An African single cross border settlement service that's a success

by Trust Matsilele 0

Southern African Development Community (SADC) Integrated Regional Settlement System (SIRESS) has been lauded by delegates addressing SWIFT’s African Regional Conference in Cape Town.

SIRESS provides a single cross border settlement service for the SADC countries. The service is available to banks and supervised financial institutions.

Hugo Smit, head of Sub-Sahara Africa for SWIFT, said that the system is now processing about 43 per cent of the transactions in the SADC region.

“This is a huge achievement in a relatively short time,” he said.

Maxine Hlaba, managing director of the SADC Banking Association (BA) Secretariat said, currently it has nine participating countries but she said ultimately the association hoped all banks in SADC’s 15 countries will participate.

This year, the SADC BA is looking to bring on board the Seychelles and Madagascar. It is hoped the DRC will join early next year.

“We have seen the volumes grow tremendously; at the end of last month we reached a milestone of one trillion rand. We did not rush to get everyone to join the system as joining requires capital investment and the ability to implement all the right standards,” she said.

Tim Masela, head of the national payments system, South African Reserve Bank, said political will from governors of all the central banks concerned has been critical in ensuring the project is successful.

“We leveraged the existing infrastructure and our investment in SWIFT, which has made the system cost effective. This is a journey that can be made easy if there is collaboration and shared responsibility across the region to make sure it becomes a success,” he added.

Vickey Ganesh, head of enterprise payments services at Standard Bank, said for South African banks there are two particular issues to address:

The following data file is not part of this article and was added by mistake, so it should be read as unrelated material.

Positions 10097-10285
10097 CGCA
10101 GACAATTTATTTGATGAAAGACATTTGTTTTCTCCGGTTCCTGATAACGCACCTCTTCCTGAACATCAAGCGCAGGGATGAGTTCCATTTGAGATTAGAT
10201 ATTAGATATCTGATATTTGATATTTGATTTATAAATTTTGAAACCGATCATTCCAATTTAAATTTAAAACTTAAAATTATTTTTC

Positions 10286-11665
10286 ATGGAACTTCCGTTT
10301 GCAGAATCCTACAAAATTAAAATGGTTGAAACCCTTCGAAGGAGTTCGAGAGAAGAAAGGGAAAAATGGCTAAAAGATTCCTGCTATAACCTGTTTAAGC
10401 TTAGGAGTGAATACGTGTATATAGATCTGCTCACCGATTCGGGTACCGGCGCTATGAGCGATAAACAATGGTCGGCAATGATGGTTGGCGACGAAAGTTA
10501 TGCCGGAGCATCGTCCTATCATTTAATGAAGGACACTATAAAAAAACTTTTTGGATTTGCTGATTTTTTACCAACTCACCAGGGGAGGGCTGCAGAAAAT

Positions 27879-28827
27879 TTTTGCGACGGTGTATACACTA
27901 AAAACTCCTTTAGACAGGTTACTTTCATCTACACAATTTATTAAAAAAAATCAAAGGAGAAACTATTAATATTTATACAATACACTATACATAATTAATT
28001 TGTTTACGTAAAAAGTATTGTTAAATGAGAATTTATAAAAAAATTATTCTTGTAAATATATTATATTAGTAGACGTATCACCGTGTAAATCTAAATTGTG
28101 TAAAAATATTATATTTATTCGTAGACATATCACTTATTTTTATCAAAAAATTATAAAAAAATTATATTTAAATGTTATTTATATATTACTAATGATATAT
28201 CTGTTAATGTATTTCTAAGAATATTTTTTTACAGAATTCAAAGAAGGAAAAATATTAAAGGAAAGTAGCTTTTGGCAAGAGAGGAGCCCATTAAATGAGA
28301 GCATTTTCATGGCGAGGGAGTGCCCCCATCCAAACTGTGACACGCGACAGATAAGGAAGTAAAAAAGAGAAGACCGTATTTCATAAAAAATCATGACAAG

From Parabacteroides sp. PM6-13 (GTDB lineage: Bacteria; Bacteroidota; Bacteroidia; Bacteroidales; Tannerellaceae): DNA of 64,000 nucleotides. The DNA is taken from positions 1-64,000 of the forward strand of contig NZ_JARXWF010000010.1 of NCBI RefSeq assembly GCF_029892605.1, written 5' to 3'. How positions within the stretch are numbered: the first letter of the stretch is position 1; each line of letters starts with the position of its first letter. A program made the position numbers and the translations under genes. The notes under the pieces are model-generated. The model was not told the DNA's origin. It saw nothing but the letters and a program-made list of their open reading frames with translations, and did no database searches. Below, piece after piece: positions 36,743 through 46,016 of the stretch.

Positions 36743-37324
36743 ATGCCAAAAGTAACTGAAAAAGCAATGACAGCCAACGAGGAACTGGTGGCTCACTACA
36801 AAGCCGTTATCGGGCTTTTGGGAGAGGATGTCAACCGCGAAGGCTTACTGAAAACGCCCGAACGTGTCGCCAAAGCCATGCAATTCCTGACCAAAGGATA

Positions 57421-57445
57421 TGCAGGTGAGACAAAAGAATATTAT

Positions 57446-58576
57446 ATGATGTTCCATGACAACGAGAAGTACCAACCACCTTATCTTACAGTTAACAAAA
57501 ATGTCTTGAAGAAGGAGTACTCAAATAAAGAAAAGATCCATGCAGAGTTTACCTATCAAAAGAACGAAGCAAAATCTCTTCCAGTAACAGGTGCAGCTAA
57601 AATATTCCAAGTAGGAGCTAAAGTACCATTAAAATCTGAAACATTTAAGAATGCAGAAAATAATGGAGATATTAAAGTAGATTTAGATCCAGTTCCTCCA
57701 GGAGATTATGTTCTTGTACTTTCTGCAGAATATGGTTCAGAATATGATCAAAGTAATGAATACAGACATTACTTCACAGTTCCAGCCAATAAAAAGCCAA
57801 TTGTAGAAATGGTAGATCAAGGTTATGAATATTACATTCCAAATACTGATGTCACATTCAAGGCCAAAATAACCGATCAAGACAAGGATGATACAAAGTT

“The first is around liquidity. They are operating on two systems, one in South Africa, which is funded via collateral, and one for SADC/SIRESS, which has a cash funded mechanism. This means we have to manage liquidity very carefully across both systems on a real time basis,” he said.

“There is also an impact on business. Before the advent of SIRESS, South African banks were often offering their correspondent banking relationships nostro services in rand. Now that many of the commercial banks are operating directly on the rand based system, not as many nostro services are required,” he added.

“South African banks are definitely feeling the pinch. There is a cost associated to that,” he said.

Josephat Mutepfa, deputy director financial markets, Reserve Bank of Zimbabwe said the outcome of SIRESS has been positive.

“About 90 per cent of the country’s banking sector is on SIRESS, the response has been very positive,” he said.

“There are hopes that SIRESS will help to drive down costs in the system and therefore reduce costs for end customers. The rails are in place, but we need more vehicles on the rails. We need the right products and services.”

Mutepfa added that more than 70 per cent of people in the SADC region do not have banking facilities and he believed SIRESS and SADC more broadly can play a pivotal role in bridging that gap to improve financial inclusion in the region.